When we interviewed Tony Ellsworth a while back, he had some pretty strong opinions on carbon frames, and those opinions have helped shape (literally and figuratively) his forthcoming full carbon road and mountain bikes.
Shown above and after the break is the new Ellsworth Enlightenment 26. Ã‚Â Why the “26” moniker? Ã‚Â Because there’s a 29er version coming shortly thereafter!
Being Tony, he couldn’t just send us some pics…he sent us the philosophy behind the bikes and the material: Rare Earth Carbon. Ã‚Â It’s a cool name, and by Ellsworth standards, it means it’s:
- Certified Material
- Qualified Technicians operating high quality equipment
- Socially responsible disposal of the carbon dust, and treatment of staff
See the white, clean background in the pic? Ã‚Â That’s the carbon manufacturing facility where the frames are made, and Tony points out that there’s no carbon dust, etc., which he says is unheard of from Chinese factories.
Hit ‘more’ for a closeup frame pic and the full philosophy and explanation from Tony himself…
FROM TONY: “Carbon TENDS to be dull and lifeless. Smooth maybe, like a brick maybe. These variations are a product of poor material, poor material design, poor manufacturing consistency, etc. IÃ¢â‚¬â„¢ve taken steps to eliminate the nastiness of the carbon material in my carbon bikes. NOT UNLIKE taking the nasty harsh edge off Aluminum by shaping, swaging and tapering. Our Carbon weÃ¢â‚¬â„¢re calling RARE EARTH CARBON. This indicates our commitment to three critical procedures in carbon manufacturing that are important for very specific reasons:
- Material is certified to be what it is, and we engineer for specific materials.
- Carbon material can be ANYTHINGÃ¢â‚¬â€and no one knows what it is. Ash-diamond. So often Chinese carbon (which represents most of the carbon you see in this country, is not certified or verifiable modulus. The highest modulus material, the Chinese government tracks and exchanges in factories for the lower modulus stuff. And no one can tell.
- We get our material all high modulus in varying degrees, from a Japanese supplier of prepreg., it is then precision impregnated in Korea, and shipped to our high tech facility in the south of Taiwan. We certify that material in our Bill of Materials before they molds are loaded. Thus, our material is exactly what we engineered for. ItÃ¢â‚¬â„¢s made in a socially responsible, and high tech facility. The consistency of the materials properties is critical in the consistent feel of the bike that I designed.
- Our lay up technicians are trained and certified for laying up our specific layup designs. No untrained or uncertified lay up technician ever lays up our Ellsworth frames.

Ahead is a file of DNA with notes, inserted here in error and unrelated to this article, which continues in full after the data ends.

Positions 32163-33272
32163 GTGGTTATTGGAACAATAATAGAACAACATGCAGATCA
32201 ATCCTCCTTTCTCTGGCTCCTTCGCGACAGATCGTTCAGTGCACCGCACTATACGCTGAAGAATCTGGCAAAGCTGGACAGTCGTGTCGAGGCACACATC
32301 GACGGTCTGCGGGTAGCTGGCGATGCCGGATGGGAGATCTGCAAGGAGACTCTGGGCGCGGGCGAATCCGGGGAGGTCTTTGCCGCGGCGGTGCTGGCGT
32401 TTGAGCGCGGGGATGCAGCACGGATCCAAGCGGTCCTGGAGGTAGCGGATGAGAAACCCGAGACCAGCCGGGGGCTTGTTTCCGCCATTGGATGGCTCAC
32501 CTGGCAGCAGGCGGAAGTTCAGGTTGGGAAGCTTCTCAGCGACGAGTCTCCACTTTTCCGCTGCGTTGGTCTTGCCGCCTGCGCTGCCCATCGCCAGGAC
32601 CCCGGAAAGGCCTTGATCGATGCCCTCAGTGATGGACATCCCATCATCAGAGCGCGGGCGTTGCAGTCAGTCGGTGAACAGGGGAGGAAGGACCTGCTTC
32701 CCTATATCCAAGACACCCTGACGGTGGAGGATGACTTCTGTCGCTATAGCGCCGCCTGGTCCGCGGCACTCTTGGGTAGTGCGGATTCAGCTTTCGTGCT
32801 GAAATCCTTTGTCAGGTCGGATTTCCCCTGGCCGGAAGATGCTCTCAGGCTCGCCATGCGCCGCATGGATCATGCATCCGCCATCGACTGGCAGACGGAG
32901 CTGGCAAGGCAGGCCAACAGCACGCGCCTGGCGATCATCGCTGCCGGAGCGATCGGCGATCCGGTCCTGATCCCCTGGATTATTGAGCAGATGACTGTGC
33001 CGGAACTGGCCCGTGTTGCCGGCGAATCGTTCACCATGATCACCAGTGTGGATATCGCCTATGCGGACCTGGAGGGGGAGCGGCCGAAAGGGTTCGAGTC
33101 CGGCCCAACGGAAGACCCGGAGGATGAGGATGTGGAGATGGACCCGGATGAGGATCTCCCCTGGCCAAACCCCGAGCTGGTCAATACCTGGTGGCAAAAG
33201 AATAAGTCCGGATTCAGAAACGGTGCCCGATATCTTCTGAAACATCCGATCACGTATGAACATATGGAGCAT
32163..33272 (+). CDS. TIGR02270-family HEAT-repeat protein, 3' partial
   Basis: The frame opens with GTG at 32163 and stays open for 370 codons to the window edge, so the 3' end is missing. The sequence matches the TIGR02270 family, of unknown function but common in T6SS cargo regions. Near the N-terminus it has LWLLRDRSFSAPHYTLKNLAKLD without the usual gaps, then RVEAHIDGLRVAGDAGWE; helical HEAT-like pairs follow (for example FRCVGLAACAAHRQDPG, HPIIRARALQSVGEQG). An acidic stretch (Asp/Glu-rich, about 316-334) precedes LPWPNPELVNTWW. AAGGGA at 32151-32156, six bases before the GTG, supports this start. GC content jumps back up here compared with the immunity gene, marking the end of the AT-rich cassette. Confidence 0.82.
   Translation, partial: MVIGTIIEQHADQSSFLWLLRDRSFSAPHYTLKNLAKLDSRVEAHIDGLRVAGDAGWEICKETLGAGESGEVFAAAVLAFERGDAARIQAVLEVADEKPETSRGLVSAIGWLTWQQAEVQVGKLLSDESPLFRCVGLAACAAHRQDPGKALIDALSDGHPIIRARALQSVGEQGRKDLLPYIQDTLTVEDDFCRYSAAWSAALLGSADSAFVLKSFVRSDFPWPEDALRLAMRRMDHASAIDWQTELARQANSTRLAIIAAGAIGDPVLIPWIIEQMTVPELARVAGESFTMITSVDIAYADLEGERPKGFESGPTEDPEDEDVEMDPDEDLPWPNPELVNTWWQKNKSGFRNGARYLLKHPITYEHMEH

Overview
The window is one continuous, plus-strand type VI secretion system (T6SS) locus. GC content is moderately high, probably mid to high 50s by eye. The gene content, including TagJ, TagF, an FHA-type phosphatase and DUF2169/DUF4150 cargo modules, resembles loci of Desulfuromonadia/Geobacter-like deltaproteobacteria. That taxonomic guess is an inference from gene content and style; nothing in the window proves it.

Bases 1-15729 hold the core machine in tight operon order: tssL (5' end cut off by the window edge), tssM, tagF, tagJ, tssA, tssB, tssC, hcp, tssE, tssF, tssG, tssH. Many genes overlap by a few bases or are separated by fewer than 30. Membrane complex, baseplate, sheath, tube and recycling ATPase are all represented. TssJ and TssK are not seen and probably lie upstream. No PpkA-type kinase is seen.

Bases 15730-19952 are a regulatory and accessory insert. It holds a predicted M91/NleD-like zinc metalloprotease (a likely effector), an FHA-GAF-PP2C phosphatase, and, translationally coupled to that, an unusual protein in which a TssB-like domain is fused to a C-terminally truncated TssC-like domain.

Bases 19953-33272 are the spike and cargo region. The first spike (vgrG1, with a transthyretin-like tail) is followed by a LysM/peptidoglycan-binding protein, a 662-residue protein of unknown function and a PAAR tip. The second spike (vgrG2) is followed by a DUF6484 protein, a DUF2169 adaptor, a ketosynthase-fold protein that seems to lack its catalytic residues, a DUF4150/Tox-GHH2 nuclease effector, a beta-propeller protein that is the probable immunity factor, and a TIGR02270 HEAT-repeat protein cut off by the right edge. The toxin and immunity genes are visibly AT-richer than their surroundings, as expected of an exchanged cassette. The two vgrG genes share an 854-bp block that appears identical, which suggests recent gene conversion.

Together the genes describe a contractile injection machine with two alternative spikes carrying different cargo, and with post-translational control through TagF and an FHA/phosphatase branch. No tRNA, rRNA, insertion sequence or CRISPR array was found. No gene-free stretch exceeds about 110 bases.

- Chinese factory labor loads molds in China. They make $70/monthÃ¢â‚¬â€itÃ¢â‚¬â„¢s not a typo. The turnover in these factories is over 20%. Literally children will come from the poor center of the country, and work in the factories for a period of time, live in the factories, and when theyÃ¢â‚¬â„¢re tired, theyÃ¢â‚¬â„¢ll take them money back to the countryside and live well for awhile. ItÃ¢â‚¬â„¢s highly unlikely that any lay up technician has consistent training and experience with a given lay up design.
- The result is not only that the material may not have consistent quality, but the lay up itself may not have any consistency or even be done by design. Lack of consistency means some bikes are light, some are heavy, some ride well, some are flexy, some are so stiff theyÃ¢â‚¬â„¢re like riding bricks. You never get the same feel twice. They may all look the same, but the performance is all over the board.
- Socially responsible Carbon Facility.
- Is the factory properly ventilated and filtered? Is it clean, are the machines in good repair and capable of consistent heat and pressures? Are the staff trained in the proper operation of the factory and machines?
- Are the staff treated properly, is the turnover of the staff at a reasonable level, so that the training of the R&D guy, the QC guy, and the lay up technicians complete and thorough?
“ThatÃ¢â‚¬â„¢s Rare Earth Carbon Fiber.
Note in the picturesÃ¢â‚¬â€how clean that factory is. ItÃ¢â‚¬â„¢s CARBON factory, and itÃ¢â‚¬â„¢s painted WHITE! WeÃ¢â‚¬â„¢re not kidding around here. I think the customer SHOULD know what goes into making the product they are going to own and espouse.”